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Advertising is Not a Tax for Being Unremarkable

I’m sure you’ve all seen this quote. It’s attributed to Robert Stephens, founder of Geek Squad, and goes something like: “Advertising is the tax you pay for being unremarkable.” (I was reminded of it most recently reading Josh Porter’s blog, Bokardo.) It sounds good and, at first blush, correct, but it’s not for lots of reasons.

Broadly, the line between advertising, marketing, branding, and communications has always been a blurry one. Depending on who you talk to they have a very different definition. For the purposes of the quote, let’s assume when Stephens was talking about advertising he was specifically referring to the buying of media space across platforms like television, magazines, and websites.

With that as the working definition, there are lots of complicated reasons big companies advertise their products. Here are a few:

  • Distributors love advertising: If you’re a CPG company you advertise as much for the supermarkets as your do for your product. The more money you spend the better spot they’re willing to give you on the shelf (the thought being that people will be looking for your product). I don’t think there is anyone out there that would argue shelf placement doesn’t matter. At the end of the day supermarkets are your customer if you’re a CPG company, so keeping them happy is a pretty high-priority job.
  • Advertising is good at making people think you’re bigger than you are: Sometimes a company or brands wants to “play above its weight,” making people think they’re bigger than they’re actually are. When we see something on TV or in print, we mostly assume there is a big corporation behind it. Sometimes that’s more important than actually selling the product.
  • Sometimes you’re not selling a product at all: There are many companies who advertise for reasons wholly disconnected from their product. GE, for example, isn’t running TV commercials about wind turbines to solely try to communicate with the thousands of people who are potentially in the market for a multi-million dollar purchase. A part of why they do it is to communicate with the public at large who is both a major shareholder for the company and also the end consumer of many of their products (many planes we fly on run GE engines and our electricity probably wouldn’t reach our house without GE products). How remarkable their products are has no bearing in this case, since we would never actually be in the market for the vast majority of the things they produce.

Broadly, though, the point I’m trying to make is that while many write off advertising as having no purpose (or being “a tax”), it’s just not true. What’s more, as advertising becomes a more seamless part of the process of being a brand in social, I think this will only become more true. If you see a piece of content performing well on Twitter or Facebook why would you not pay to promote that content and see it reach an audience beyond the core? At that point you’ve eliminated the biggest challenge traditionally associated with advertising (spending tons of money to produce something and having no idea whether it will actually have an effect on people). Seems to me if you’re not willing to entertain the idea you’re just standing on principle.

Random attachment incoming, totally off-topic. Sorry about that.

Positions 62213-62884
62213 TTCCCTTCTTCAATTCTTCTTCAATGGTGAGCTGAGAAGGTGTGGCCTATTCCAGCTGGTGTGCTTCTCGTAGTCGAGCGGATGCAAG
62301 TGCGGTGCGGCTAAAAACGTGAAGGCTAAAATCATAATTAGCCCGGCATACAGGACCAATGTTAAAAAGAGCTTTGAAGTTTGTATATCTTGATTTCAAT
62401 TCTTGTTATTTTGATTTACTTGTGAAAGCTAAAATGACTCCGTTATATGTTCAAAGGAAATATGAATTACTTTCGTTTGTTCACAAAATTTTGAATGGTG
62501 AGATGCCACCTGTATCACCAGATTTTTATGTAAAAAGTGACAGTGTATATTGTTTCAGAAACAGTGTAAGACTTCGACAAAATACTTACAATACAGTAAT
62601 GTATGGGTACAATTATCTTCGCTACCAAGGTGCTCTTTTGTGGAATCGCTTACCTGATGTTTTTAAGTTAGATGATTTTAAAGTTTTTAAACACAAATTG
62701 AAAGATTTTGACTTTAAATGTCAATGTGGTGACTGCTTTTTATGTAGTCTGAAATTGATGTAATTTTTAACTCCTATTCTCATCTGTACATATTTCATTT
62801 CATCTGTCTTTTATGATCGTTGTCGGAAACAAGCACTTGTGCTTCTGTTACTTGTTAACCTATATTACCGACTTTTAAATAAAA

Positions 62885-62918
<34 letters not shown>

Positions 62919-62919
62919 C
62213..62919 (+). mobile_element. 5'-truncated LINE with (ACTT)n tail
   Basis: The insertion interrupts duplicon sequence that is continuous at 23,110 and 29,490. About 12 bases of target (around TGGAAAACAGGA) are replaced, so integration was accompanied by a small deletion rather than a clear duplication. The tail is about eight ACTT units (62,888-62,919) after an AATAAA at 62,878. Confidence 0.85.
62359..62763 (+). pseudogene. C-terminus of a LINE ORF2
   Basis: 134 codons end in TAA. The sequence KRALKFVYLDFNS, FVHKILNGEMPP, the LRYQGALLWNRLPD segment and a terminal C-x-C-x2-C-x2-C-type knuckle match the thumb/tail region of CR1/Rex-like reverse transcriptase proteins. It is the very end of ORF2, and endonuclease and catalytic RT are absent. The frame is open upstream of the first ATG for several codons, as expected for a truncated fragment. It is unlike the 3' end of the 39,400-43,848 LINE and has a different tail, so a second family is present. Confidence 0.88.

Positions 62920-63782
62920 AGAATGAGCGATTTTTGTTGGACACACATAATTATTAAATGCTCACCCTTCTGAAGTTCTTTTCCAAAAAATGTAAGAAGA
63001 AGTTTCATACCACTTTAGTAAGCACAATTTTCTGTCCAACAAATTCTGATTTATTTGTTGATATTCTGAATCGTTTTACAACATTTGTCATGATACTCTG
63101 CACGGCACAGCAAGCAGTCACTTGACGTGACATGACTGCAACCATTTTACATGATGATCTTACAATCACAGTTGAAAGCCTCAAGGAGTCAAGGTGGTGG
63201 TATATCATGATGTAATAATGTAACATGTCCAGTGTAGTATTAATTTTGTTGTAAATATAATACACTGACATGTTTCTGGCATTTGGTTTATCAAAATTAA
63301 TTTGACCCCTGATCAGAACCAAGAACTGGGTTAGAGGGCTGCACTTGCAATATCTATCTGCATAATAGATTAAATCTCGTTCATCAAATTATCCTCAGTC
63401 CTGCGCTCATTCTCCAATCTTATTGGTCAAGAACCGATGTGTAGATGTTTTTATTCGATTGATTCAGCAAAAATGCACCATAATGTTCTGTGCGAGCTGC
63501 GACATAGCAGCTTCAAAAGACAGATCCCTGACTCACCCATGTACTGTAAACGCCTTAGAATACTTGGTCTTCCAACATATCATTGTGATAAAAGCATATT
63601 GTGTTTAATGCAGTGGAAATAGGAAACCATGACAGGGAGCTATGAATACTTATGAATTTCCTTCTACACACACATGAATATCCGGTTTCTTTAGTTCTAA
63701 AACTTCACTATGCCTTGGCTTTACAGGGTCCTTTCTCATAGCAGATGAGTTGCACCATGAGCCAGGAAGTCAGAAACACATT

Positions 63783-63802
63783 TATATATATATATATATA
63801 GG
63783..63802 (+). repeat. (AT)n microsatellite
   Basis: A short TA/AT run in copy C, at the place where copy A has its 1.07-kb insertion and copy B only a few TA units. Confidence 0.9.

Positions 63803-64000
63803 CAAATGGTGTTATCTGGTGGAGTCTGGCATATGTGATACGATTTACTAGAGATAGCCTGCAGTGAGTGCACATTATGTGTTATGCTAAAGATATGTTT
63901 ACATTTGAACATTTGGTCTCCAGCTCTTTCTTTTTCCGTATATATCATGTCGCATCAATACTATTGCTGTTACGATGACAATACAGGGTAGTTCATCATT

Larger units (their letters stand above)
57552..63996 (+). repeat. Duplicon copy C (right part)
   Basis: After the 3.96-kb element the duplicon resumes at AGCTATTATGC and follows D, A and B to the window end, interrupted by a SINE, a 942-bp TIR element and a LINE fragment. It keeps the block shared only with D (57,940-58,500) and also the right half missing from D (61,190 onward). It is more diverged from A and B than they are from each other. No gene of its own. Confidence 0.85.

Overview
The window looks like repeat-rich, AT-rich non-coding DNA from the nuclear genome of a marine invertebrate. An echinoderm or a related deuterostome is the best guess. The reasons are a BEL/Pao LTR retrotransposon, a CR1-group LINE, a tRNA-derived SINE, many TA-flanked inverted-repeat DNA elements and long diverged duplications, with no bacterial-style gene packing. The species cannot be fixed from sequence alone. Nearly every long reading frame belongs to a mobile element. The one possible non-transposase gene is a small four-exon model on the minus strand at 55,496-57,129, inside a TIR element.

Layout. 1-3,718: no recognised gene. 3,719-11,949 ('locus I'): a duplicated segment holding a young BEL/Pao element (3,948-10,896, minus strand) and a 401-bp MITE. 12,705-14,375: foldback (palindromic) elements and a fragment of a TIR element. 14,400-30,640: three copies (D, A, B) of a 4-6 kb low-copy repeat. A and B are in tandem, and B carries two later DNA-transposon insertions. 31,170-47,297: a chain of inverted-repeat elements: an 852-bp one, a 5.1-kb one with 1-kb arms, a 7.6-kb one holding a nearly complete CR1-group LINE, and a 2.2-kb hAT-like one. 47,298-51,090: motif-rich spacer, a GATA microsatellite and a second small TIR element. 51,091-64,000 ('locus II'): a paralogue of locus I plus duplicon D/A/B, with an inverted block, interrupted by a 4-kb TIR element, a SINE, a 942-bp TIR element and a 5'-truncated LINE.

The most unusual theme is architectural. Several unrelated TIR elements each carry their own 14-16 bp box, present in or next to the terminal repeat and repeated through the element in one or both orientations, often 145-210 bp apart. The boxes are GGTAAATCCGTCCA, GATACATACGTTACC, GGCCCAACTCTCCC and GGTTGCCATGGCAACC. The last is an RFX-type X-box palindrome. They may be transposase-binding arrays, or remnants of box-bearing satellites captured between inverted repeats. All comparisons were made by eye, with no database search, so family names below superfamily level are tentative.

August 4, 2013 // This post is about: , , , ,

Comments

  • Charlton McIlwain says:

    All great points. Your third reminds me of the early advertising greats from the 1970’s/80’s in both comercial and political advertising – Tony Schwartz. Schwartz frequently talked about the “responsive chord.” He said that the best advertising doesn’t seek to sell a product, nor does it seek to do so using means of rational argument. The best advertising sought to connect people emotionally to a moment (nostalgia), an aspiration, a positive feeling, or to a time, place and circumstance that had meaning for the audience. It’s why some of the most significant ad campaigns in the past were so successful. Marlboro didn’t sell cigarettes, it sold masculinity and rugged individualism. Budweiser didn’t sell beer, it sold a male fantasy. Coke didn’t sell soda, it sold world peace and unity. Apple didn’t sell a PC, it sold a supposed counterculture, a sense of uniqueness… Anyway, I think this point about advertising not being about selling products – especially for large companies, established and sustainable brands, etc. is an important one, and one I think is lost on a lot of folks.

  • Linkness. What we’ve been reading | August 9, 2013 | NEXTNESS says:

    […] Advertising is not a tax for being unremarkable | Noah Brier dot Com […]

  • Mediocrity Tax | exitcreative says:

    […] Noah just mentioned that he doesn’t agree with the idea that advertising is an unremarkable tax. […]

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